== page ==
could be expected, kids continued to play. One family received notice
of a violation and the required $50 fine. Then a few other families
received fines because their kids were playing football in the common
area. In fact, according to the Complaint, “50% of the families with
children” received violations.
Apparently, these families complained to the Fair Housing Board which
conducted an investigation. The Fair Housing Board alleged that the
association violated the Virginia Code prohibiting housing
discrimination based upon familial status. The Fair Housing Board filed
the lawsuit after efforts to settle the issue failed through mediation.
UPDATE: A final order dismissing the case was entered in
Have your experienced association attorney review the rules for your
association, especially if you have rules that only address the
behaviors of children in the neighborhood, or limit their use of the
common areas, common elements or recreational facilities. Not all
rules regarding children are discriminatory per se. For example, rules
that are based on safety and health issues may not be determined to be
discriminatory, but if you use safety or health reasons without any
basis, your rule may likely be discriminatory.
top TriBeCa condo board discriminates against Chinese resident, State says DNAinfo
27 November 2015
Liu stands near her 165 Hudson Street building, which she claims she's
being forced out of because she's Chinese.
A TriBeCa condo board has barraged one of its residents with racist
comments, unlawfully trying to push her out of the building because she
is Chinese, according to a lawsuit filed by the state.
Members of the board of TriBeCa's Spice Lofthouse, a 6-story building
of multimillion-dollar apartments at 165 Hudson St., have made repeated
"disparaging and discriminatory" comments to Hanying Liu, according to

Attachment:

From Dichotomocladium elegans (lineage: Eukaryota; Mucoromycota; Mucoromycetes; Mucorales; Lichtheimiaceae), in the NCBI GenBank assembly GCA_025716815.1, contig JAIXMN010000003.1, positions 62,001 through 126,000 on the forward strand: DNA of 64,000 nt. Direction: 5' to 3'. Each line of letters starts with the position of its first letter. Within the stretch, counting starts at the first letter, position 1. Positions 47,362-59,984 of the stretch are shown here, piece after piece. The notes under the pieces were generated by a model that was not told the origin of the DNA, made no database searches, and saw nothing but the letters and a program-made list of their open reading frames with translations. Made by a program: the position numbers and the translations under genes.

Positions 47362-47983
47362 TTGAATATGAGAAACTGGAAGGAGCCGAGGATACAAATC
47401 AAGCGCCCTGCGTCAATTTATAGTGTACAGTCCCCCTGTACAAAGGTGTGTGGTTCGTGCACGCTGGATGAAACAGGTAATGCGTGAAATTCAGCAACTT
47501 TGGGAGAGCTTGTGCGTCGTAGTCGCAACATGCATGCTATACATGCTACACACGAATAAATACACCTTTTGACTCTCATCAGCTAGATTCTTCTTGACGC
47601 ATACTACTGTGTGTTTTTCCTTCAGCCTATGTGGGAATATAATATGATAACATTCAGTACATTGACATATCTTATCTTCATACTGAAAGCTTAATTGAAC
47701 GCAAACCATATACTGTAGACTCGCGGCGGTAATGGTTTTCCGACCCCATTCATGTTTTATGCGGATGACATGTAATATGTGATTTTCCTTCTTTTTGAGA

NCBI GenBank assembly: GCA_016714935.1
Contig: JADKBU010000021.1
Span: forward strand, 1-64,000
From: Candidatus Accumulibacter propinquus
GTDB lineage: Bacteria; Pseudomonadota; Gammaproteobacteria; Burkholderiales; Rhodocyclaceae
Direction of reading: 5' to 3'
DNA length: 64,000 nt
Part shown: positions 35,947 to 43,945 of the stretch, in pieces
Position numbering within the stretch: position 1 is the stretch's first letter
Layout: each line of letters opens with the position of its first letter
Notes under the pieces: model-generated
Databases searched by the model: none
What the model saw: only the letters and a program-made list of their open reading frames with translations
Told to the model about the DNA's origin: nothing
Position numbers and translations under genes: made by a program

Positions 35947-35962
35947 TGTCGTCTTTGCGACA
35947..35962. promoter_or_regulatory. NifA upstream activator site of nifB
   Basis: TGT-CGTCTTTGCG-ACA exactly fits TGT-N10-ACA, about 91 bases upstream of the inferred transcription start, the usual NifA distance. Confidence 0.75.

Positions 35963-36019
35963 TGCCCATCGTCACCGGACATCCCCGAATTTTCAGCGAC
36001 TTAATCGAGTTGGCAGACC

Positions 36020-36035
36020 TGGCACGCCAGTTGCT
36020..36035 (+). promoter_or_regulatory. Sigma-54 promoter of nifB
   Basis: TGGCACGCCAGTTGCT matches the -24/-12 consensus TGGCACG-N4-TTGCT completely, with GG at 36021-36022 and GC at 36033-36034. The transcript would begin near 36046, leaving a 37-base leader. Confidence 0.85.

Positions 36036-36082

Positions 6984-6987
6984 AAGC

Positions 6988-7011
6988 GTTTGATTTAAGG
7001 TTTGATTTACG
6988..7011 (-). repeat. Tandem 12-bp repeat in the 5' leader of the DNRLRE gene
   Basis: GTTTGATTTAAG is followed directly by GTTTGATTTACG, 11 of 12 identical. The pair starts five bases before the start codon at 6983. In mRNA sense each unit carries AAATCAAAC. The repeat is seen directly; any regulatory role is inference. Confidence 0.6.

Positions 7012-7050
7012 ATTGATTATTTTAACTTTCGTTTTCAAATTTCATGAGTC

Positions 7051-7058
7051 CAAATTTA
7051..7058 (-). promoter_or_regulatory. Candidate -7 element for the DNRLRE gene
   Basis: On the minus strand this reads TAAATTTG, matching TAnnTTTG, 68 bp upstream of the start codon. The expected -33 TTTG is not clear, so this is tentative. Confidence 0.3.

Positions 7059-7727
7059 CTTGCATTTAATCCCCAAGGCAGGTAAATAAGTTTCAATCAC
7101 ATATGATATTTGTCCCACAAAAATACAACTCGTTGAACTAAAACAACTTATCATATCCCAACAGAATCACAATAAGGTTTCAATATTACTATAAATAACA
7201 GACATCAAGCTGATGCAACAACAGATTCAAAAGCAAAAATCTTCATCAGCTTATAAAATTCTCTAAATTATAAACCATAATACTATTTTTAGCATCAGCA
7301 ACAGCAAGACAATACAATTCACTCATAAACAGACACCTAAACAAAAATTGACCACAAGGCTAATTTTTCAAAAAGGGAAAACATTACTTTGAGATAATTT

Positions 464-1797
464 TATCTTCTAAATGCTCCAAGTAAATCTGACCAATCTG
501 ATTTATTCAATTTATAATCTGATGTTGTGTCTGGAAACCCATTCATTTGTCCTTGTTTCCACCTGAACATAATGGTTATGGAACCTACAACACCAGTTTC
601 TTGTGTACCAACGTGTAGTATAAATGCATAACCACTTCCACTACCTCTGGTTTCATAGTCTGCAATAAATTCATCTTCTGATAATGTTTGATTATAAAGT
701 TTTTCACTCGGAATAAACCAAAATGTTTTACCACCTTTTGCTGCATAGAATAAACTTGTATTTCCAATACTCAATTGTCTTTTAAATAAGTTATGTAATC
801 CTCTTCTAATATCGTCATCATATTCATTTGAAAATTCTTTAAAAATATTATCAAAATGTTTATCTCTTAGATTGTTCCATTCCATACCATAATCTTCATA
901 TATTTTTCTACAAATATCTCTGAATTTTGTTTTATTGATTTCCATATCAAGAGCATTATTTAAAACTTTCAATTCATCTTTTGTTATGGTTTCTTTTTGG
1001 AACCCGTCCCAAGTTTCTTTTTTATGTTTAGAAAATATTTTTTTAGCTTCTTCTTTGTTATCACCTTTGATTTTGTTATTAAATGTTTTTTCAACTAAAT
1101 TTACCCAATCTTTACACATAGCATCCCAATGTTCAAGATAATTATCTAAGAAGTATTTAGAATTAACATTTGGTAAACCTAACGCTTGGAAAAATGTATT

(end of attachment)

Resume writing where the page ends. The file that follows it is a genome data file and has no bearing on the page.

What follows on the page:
the suit filed by the New York State Division of Human Rights on behalf
of Liu on Nov. 12.
Board members have told Liu, the only Asian resident of the 15-unit
building, that Chinese people "'always lie" and "like to break the
rules" and only have Chinese friends, according to the suit.
Some members also told Liu, “'you Chinese get out of here'” and have
“interrogated” Chinese, Asian and other minority guests of hers, the
Liu, 46, a business consultant who is a Chinese native, told DNAinfo
New York that the situation in her building has been "horrible."
"They are trying to push me and my daughter from our home," she said.
"They only want you here if you are white—they only tolerated me before
because my fiance was white and he worked on Wall Street.
"They are worse than the communists in China—they police me and my
Despite the fact that Liu bought her two-bedroom apartment for $1
million in 2011 and has always made “timely payments,” the board
refused to approve her full ownership after her ex-fiance and co-owner,
who is white, moved out in 2014, the suit claims.
The board was "willful, wanton and malicious” when it rejected her
attempt to transfer her ex-fiance's shares into her name, the suit
says. Liu was never given an explanation for why her application was
rejected by the board—a rejection pushed through “knowingly and
intentionally” because of her race, the suit says.
Liu is suing to gain full control of the apartment and is seeking
A request for comment from the Spice Lofthouse management was not
According to property listings, recent apartments in the 1910 building
have sold for more than $2 million.